Herbal teas have been traditionally used to alleviate symptoms associated with menopause, such as hot flushes, mood swings, and insomnia. Here are some ways in which herbal teas may be helpful during menopause: 

Hot flushes: Herbal teas such as black cohosh, red clover, and sage have been found to reduce the frequency and severity of hot flushes. These herbs contain compounds that mimic oestrogen in the body, which can help regulate the body’s temperature and reduce the intensity of hot flushes. 

Green tea contains certain compounds, such as polyphenols and flavonoids, that have been suggested to have potential health benefits, including the reduction of hot flushes associated with menopause. One study published in the Journal of Obstetrics and Gynaecology in 2014 found that green tea consumption significantly reduced the frequency and severity of hot flushes in postmenopausal women. Overall, while green tea may have some potential benefits for menopausal women, further research is needed to determine the optimal dosage and long-term effects.

Sleep disturbances: Valerian root and passionflower are two herbs that have been traditionally used to promote relaxation and improve sleep quality. These herbs may help alleviate sleep disturbances that are common during menopause.

Bone health: Menopause can increase the risk of osteoporosis, a condition in which bones become weak and brittle. Herbal teas such as red clover and horsetail are rich in minerals such as calcium, magnesium, and silica, which can help support bone health and reduce the risk of osteoporosis.

Gut Health:  Several herbs that are believed to promote gut health such as ginger, peppermint, chamomile, and fennel.  These herbs have been used traditionally to help with bloating, indigestion, cramping, inflammation, and flatulence.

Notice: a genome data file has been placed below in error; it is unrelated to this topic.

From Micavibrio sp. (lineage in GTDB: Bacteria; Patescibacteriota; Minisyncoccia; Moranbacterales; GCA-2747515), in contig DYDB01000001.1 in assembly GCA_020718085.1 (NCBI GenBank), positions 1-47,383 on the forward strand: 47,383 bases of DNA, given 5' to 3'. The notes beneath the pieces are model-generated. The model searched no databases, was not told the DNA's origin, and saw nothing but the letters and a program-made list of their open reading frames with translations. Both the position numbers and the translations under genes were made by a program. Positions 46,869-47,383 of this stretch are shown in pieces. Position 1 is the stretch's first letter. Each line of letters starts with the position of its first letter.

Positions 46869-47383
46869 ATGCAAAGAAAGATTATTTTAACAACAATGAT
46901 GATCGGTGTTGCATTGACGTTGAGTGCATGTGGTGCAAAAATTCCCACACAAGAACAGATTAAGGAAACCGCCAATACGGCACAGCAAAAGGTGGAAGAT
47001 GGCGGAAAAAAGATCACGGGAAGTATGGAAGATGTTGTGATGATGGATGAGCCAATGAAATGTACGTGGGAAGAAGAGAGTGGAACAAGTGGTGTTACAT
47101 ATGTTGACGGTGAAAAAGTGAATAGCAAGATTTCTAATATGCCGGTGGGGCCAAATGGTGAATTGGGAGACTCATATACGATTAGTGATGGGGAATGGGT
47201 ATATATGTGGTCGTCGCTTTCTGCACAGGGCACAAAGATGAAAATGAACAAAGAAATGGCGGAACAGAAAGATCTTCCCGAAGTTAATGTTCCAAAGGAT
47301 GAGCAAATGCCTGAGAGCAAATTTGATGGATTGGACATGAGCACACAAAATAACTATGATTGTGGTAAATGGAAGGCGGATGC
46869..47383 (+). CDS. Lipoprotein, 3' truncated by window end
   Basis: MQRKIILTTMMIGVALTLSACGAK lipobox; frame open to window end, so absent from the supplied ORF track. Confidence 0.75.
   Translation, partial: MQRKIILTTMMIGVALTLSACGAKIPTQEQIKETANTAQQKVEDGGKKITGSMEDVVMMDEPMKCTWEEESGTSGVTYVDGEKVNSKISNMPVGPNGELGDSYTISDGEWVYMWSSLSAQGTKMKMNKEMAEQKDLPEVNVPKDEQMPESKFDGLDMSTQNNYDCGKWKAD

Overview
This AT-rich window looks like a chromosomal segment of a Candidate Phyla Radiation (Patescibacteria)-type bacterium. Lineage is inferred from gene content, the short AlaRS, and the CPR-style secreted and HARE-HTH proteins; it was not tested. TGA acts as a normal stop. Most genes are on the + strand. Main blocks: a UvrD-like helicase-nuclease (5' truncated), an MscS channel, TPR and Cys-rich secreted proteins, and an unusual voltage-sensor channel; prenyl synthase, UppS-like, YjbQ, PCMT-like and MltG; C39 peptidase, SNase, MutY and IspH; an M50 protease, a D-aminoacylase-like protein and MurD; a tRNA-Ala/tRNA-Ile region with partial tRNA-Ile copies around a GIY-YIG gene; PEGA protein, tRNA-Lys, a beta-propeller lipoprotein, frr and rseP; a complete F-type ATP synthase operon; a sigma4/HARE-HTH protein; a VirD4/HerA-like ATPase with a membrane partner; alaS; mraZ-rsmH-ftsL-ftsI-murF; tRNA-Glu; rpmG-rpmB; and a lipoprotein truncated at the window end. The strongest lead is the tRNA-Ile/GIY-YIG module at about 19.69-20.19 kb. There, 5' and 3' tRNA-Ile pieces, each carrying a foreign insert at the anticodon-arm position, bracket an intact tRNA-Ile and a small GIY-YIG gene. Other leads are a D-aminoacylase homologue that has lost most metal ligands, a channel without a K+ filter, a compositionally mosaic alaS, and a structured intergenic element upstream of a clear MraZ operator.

Additionally, some women may find hormone replacement therapy (HRT) to help alleviate menopausal symptoms and reduce inflammation.

Tea recommendations:

We have come up with the following teas that may help you manage symptoms of menopause…

Hot flushes – Nettle, red clover, milk thistle, hibiscus, and rose are among the herbs in Cleanse tea that have cooling and cleansing properties.  Dragonwell is a high-quality, excellent green tea with mild, sweet, and earthy undertones with a characteristically vegetal finish.

Insomnia – In order to encourage relaxation and a restful night’s sleep, the ingredients in award-winning Sleep Well tea include chamomile, passionflower, valerian, and other herbs.

Bone health – Horsetail and rosemary are two essential elements in Hair and Nails. Oat straw, nettle, chamomilegingerlavender,  lemon peel, rose hips, and hibiscus flowers are all included.  They are abundant in minerals and silica, which maintain the health of the bones.

Gut Health – With the addition of star anise and liquorice, the digestive tea combines the two essential functional components of spearmint and rose hips.  Clean and energising Digest tea has deep star anise undertones and sweet liquorice flavours.

To conclude…

This blog’s objective is not to promote our teas, but to reach out to everyone going through the menopause and let them know that there are treatments available that women have been using to help them through the transition into the next stage of life since the beginning of mankind.


This website contains general information about the traditional use of herbal teas. The information is not advice and should not be treated as such. If you have any specific questions about any medical matter, you should consult your doctor or other professional healthcare providers.


Leave a Reply